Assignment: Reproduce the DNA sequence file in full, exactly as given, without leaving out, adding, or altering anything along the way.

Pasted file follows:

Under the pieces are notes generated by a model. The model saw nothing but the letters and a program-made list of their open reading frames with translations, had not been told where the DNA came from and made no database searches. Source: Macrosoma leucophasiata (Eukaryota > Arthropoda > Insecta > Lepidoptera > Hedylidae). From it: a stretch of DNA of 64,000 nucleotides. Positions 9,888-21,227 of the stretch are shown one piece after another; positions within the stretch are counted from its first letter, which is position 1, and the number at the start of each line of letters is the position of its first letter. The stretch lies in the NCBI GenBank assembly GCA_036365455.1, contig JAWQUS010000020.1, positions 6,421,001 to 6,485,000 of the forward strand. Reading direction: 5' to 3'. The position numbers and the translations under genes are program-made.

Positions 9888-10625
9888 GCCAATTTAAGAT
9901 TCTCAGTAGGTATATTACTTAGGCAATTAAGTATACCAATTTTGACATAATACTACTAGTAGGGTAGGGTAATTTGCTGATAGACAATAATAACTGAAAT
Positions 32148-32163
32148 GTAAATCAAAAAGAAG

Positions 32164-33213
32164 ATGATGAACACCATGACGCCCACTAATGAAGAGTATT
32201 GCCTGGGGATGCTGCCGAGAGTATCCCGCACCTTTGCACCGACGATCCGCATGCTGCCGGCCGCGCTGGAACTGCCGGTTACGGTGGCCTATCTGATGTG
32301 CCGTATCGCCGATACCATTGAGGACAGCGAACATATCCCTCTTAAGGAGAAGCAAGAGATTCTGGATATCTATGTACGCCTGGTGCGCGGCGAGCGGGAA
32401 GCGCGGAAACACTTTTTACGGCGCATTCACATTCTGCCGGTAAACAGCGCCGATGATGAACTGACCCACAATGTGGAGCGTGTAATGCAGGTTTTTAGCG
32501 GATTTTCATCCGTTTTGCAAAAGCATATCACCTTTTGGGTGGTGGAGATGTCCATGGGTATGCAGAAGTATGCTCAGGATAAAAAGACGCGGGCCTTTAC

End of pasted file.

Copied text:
Under the pieces are notes generated by a model. The model saw nothing but the letters and a program-made list of their open reading frames with translations, had not been told where the DNA came from and made no database searches. Source: Macrosoma leucophasiata (Eukaryota > Arthropoda > Insecta > Lepidoptera > Hedylidae). From it: a stretch of DNA of 64,000 nucleotides. Positions 9,888-21,227 of the stretch are shown one piece after another; positions within the stretch are counted from its first letter, which is position 1, and the number at the start of each line of letters is the position of its first letter. The stretch lies in the NCBI GenBank assembly GCA_036365455.1, contig JAWQUS010000020.1, positions 6,421,001 to 6,485,000 of the forward strand. Reading direction: 5' to 3'. The position numbers and the translations under genes are program-made.

Positions 9888-10625
9888 GCCAATTTAAGAT
9901 TCTCAGTAGGTATATTACTTAGGCAATTAAGTATACCAATTTTGACATAATACTACTAGTAGGGTAGGGTAATTTGCTGATAGACAATAATAACTGAAAT
Positions 32148-32163
32148 GTAAATCAAAAAGAAG

Positions 32164-33213
32164 ATGATGAACACCATGACGCCCACTAATGAAGAGTATT
32201 GCCTGGGGATGCTGCCGAGAGTATCCCGCACCTTTGCACCGACGATCCGCATGCTGCCGGCCGCGCTGGAACTGCCGGTTACGGTGGCCTATCTGATGTG
32301 CCGTATCGCCGATACCATTGAGGACAGCGAACATATCCCTCTTAAGGAGAAGCAAGAGATTCTGGATATCTATGTACGCCTGGTGCGCGGCGAGCGGGAA
32401 GCGCGGAAACACTTTTTACGGCGCATTCACATTCTGCCGGTAAACAGCGCCGATGATGAACTGACCCACAATGTGGAGCGTGTAATGCAGGTTTTTAGCG
32501 GATTTTCATCCGTTTTGCAAAAGCATATCACCTTTTGGGTGGTGGAGATGTCCATGGGTATGCAGAAGTATGCTCAGGATAAAAAGACGCGGGCCTTTAC